BW Energy has acquired two jack-up rigs and hatched a new plan for the development of the Hibiscus/Ruche field, offshore Gabon.
The operator said it had paid $14.5 million for the two rigs, Atla and Balder, from Borr Drilling. Borr has confirmed the sale.
BW said the plan would involve a converted jack-up, to cut costs and time to first oil. Equipment will be converted rather than the construction of a new wellhead platform.
The new plan will cut the breakeven cost for the Phase 1 and 2 developments, to around $25 per barrel. As a result of this additional production, overall costs at Dussafu will fall to $11 per barrel.
“A jack-up conversion will enable us to reduce capital investments by about $100 million compared to our previous development plan,” said BW’s CEO Carl Krogh Arnet. “We are benefitting from the availability of high-quality jack-up units at very attractive prices due to the current drilling market slump. By re-using facilities we will also achieve a substantial reduction in field development related CO2 emissions compared to a newbuild platform.”
A final investment decision (FID) on the development is subject to the lifting of COVID-19 restrictions. The company took FID on the plan in the fourth quarter of 2019, but then put this on pause in March. The first plan had carried a projected cost of $660mn for both phases.
In September, BW said FID was expected on the Hibiscus/Ruche development in 2021 and peak output would come in 2024. Ruche would lift production at the Dussafu licence to around 45,000 bpd.
CEO Arnet went on to say the new plan “offers tangible financial, schedule and environmental benefits. We have consequently decided to secure a second jack-up at a very attractive price to prepare for the future development of the Dussafu licence.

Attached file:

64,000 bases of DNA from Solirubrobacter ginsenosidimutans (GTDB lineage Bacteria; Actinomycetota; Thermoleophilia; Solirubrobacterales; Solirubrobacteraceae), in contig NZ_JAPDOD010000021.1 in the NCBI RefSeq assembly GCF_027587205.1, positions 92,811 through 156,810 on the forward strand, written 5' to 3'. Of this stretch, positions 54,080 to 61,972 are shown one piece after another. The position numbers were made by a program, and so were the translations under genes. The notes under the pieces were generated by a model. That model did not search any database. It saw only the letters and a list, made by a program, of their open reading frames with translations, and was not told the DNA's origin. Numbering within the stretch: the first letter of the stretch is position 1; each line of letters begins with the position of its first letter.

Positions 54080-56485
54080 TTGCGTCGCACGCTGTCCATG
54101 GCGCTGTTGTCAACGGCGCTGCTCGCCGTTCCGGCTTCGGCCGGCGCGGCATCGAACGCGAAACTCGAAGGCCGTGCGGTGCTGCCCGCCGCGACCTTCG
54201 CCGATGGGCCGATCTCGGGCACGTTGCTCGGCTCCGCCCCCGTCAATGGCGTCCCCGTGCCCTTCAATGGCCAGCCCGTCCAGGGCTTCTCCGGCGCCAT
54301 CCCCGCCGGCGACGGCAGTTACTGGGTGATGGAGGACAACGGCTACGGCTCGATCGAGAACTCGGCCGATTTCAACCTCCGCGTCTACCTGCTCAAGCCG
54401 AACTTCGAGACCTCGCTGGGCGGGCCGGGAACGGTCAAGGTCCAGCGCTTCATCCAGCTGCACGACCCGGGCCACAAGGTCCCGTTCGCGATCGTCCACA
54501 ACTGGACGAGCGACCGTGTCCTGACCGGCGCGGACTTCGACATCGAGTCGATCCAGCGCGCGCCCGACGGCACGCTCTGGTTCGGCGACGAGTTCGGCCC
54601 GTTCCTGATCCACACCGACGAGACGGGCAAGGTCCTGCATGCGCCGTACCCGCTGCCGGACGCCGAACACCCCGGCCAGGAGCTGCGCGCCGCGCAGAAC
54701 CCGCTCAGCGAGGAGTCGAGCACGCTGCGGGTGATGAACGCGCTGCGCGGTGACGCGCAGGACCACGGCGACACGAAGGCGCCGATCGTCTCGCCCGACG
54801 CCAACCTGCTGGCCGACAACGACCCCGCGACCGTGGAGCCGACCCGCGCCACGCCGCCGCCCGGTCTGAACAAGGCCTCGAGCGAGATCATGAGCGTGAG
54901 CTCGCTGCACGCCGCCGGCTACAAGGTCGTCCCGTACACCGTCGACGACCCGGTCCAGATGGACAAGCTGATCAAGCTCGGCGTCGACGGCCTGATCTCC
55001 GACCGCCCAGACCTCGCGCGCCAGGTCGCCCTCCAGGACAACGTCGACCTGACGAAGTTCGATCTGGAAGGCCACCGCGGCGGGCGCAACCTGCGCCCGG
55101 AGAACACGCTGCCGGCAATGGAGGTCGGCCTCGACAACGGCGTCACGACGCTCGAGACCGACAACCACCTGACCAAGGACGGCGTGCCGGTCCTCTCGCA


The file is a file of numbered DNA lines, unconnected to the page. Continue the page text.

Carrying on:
“Acquiring a sister unit will enable us to re-use the engineering and project plans for a second development with obvious synergies.”
Redeployment and conversion should cut greenhouse gas emissions by 70-80%. It cuts the amount of steel needed and time in a yard. Using a jack-up will also cut installation costs as it can self-install, without needing more piling on the seabed.
Borr announced the sale of the Atla rig last week. The rig is cold stacked in the United Arab Emirates, the company said in an August fleet report. The Balder rig is also cold stacked and is in Cameroon.
“Through a combination of transactions, Borr’s aim was and remains to build a world leading premium jack-up drilling contractor focused in younger units. The BWO transaction divests two of the older units within the fleet so is in keeping with that strategy and provides the company with some much needed additional cash flow. However, there is still a considerable way to go to right the over levered balance sheet,” said Gneiss Energy’s senior consultant Barry Wingate.
BW has also carried out seismic reprocessing. New information suggests there may be a “significant increase” of oil-in-place at Greater Hibiscus. This would make further developments at Hibiscus/Ruche “highly likely”.
The operator also provided an update on third quarter production. Gross output from Tortue averaged 15,449 barrels per day, with the company carrying out one lifting. The realised price was $46 per barrel, while production costs were $19.6 per barrel.
Updated on November 4 at 1:42 pm with comment from Gneiss’ Wingate.